Palestinians barred from Arab bloggers meet

Program coordinator says the reason Tunisia blocked entry of Palestinian bloggers remains unknown.

October 13, 2011 13:56
4 minute read.
A Tunisian woman holds the national flag.

tunisian flag_311 reuters. (photo credit: Louafi Larbi / Reuters)

It was supposed to be a gathering of the top 100 bloggers of the Arab world to discuss tactics and lay groundwork for continuing the Arab Spring revolution.

Held where it all began in Tunisia, a traditional ally of the Palestinians and once seat to their exiled leadership, the government mysteriously barred nearly all Palestinian bloggers from attending.

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“I can’t even tell you why we didn’t get the visas. It could be bureaucratic. It could be political. We don’t know and we never got an answer,” Lama Hourani, program coordinator for the Heinrich Boell Foundation and one of the co-sponsors of the conference, told The Media Line.

There were at least a dozen Palestinian bloggers who were slated to attend the four-day conference and had applied for visas with the Tunisian representative in Ramallah. But the representative informed them that the Tunisian Ministry of Interior had denied them entry without giving any reason, Hourani said.

“Among all the bloggers from across the Arab world only the Palestinians were denied visas. I can’t say we are the most revolutionary of the bloggers,” Hourani said. 

The Third Arab Bloggers Conference held last week marked the first time that bloggers had been able to speak publically and freely in an Arab capital since the turmoil of the Arab Spring erupted 10 months ago.  Sponsored by Global Voices Online, Heinrich Boell Foundation and Tunisia’s Nawaat Association, it was billed as a gathering of bloggers from 15 Arab countries for sharing experiences, networking and socializing.

But when it became evident that the Palestinians were being barred, bloggers began a campaign to publicize their oppression the same way they promoted the revolution in the Arab world via Facebook, blog sites and twitter.

Palestinian blogger Saleh Dawabsheh said he was greatly disappointed at being denied a visa, but was encouraged by the campaign he was able to help assemble with other bloggers.

“You know when there are, like, 100 bloggers together in one place that would have been a great experience to be shared,” Dawabsheh told The Media Line.  “I feel bad because I was rejected to go there, especially to a country like Tunisia. Because it’s the country where freedom was born. Only we Palestinians got rejected. I feel that I was discriminated [against] by a nice country like Tunisia.”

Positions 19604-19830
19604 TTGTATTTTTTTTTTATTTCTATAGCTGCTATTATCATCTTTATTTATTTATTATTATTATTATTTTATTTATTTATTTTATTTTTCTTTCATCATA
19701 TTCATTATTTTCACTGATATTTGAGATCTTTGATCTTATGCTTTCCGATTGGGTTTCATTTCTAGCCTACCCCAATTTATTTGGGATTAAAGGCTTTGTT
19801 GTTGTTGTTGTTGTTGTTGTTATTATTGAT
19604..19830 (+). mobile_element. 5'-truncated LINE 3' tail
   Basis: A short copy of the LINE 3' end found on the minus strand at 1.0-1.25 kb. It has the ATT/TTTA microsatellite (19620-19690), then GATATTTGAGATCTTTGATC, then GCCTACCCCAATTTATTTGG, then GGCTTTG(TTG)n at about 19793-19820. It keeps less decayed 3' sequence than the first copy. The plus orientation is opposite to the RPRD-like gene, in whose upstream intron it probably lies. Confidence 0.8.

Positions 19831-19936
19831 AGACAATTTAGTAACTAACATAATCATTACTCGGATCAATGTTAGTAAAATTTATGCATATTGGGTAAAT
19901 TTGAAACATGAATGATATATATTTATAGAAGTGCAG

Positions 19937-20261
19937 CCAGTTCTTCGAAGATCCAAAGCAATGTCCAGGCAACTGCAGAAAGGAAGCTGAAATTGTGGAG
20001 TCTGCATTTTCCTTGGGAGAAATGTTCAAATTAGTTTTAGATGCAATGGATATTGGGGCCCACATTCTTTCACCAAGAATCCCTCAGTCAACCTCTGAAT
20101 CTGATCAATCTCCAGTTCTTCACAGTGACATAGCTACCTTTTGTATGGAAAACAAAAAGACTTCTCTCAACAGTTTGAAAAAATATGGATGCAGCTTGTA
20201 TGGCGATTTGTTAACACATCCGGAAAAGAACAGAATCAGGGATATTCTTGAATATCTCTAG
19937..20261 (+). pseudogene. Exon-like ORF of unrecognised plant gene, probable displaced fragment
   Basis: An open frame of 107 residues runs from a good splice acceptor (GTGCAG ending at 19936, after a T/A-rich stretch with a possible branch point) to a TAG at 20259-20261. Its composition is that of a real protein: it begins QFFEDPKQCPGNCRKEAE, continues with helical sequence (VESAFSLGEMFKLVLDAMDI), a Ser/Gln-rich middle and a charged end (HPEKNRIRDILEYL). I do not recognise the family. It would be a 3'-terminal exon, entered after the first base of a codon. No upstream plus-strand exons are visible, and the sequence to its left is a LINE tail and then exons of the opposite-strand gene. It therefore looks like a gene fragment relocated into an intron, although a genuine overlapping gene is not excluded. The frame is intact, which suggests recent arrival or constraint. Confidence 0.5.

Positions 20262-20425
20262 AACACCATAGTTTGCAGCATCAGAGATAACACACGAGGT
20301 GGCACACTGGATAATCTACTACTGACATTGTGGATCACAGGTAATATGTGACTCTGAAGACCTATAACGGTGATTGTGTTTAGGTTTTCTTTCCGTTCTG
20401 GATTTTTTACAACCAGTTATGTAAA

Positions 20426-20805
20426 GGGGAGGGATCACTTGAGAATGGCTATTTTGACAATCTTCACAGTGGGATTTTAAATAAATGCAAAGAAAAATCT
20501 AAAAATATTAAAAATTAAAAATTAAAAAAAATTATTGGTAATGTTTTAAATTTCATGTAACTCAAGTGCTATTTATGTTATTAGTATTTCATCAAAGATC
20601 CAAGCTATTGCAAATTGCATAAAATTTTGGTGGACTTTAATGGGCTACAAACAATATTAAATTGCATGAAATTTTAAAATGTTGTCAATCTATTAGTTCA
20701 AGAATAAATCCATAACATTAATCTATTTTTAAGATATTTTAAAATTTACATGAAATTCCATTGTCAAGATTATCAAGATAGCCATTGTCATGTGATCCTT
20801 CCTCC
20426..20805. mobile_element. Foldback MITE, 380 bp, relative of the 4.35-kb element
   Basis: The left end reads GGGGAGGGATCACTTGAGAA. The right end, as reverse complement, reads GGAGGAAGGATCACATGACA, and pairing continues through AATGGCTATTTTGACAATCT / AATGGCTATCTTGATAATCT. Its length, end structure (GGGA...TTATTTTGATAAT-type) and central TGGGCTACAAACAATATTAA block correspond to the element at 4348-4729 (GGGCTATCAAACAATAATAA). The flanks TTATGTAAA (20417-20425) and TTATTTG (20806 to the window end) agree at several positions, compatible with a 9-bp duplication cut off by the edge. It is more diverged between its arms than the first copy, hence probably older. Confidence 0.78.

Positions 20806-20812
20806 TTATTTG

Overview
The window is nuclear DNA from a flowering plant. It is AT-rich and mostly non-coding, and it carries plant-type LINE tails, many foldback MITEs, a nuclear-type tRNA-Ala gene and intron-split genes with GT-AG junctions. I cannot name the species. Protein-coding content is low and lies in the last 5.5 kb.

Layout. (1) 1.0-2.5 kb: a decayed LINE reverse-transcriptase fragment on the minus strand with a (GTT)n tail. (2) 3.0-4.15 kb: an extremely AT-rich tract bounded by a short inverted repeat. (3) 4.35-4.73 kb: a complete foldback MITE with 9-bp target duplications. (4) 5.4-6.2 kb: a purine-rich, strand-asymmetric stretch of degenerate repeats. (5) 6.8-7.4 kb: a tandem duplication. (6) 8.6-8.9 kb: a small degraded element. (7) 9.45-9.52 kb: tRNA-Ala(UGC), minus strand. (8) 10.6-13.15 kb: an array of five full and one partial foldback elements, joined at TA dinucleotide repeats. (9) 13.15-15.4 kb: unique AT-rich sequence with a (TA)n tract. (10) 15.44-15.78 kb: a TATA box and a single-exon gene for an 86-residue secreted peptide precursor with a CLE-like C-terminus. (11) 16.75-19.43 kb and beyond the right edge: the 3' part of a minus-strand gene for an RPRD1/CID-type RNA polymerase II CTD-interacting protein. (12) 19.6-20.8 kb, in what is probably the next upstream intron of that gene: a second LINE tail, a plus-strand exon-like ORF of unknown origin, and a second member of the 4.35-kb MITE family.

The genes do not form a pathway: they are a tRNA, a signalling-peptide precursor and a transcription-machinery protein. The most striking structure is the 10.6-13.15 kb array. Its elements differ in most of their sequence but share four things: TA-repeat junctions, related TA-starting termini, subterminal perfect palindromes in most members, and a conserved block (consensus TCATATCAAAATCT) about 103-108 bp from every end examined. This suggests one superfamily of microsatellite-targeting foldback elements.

Several calls to the Tunisian representative in Ramallah for clarification went unanswered.

The snub is even more inexplicable since historically Tunisia has been a close ally of the Palestinians. It allowed Yasser Arafat to relocate the Palestine Liberation Organization (PLO)  headquarters thee after the Israeli army drove it out of Beirut in 1982. Tunisia also recently backed the Palestinian Authority’s bid for United Nations recognition of statehood.

One well known Tunisian blogger known as Wajd called for a boycott over the exclusion of the Palestinians. “I apologize for my absence, but my presence would mean I accept this as a fait accompli and [consider] the absence of my friends in Palestine an issue of secondary importance [in relation to] to the Forum. Perhaps the forum is important, and very important, but the absence of the Palestinians it is much more important in my view,” they wrote.

Abir Kopty, an Israeli-Arab blogger, called the incident an “insult to the Arab Spring.”

“Are Palestinians part of the Arab world or not? Do not they have enough of Israeli siege and movement restrictions so they will have further restrictions imposed by Arab regimes?” she wrote on her blog.

The bloggers issued a statement condemning the Tunisian’s government exclusion of the Palestinians and demanded an explanation.

“Our joy in coming to Tunis was spoiled by Tunisia’s Interior Ministry’s unjustified and illogical refusal to grant 12 bloggers from Palestine an entry visa to Tunisia to participate in our conference,” the statement said, adding it demanded the Tunisian authorities formally apologize to the Palestinian and Tunisian peoples “for undermining their historical ties” and preventing Palestinians from benefiting from their expertise.

One Palestinian blogger, Saed Karzoun, had attended, which others attributed to the fact that he had submitted his visa request through different channels. He was in transit and not available for comment.

A list of the Palestinian bloggers who were expected to go was published by Palestinian blogger Dalia Othman. They included: Asmaa’ Abdulmawjood (Alghoul), Ebaa Alburai, Mohammed Abu Sharkh, Majd Kayyal, Thameena Husary, Nisreen Mazzawi, Saleh Dawabsheh, Khaled Sharqawi, Bashar Lubbad and Othman herself.

Hourani said the event would have been an opportunity for many Arabs to meet Palestinians from the West Bank and Israeli Arabs face to face, something she said is not a common as thought.

“Some of the Palestinian bloggers are very new and wanted to be introduced to the training sessions and exposed to the technology they would use in their social networks,” Hourani said. “A lot of Arabs don’t have a chance to meet Palestinians from the West Bank or Israeli Palestinians face to face and it would have been a good chance to hear first hand of the experiences of those from occupied lands.

Dawabsheh said the campaign included Facebook actions, on-line petitions and Twitter, which had huge reverberations.

“The Ministry of Interior will not say anything this time, But we are sure they won’t do it another time,” Dawabsheh said. 

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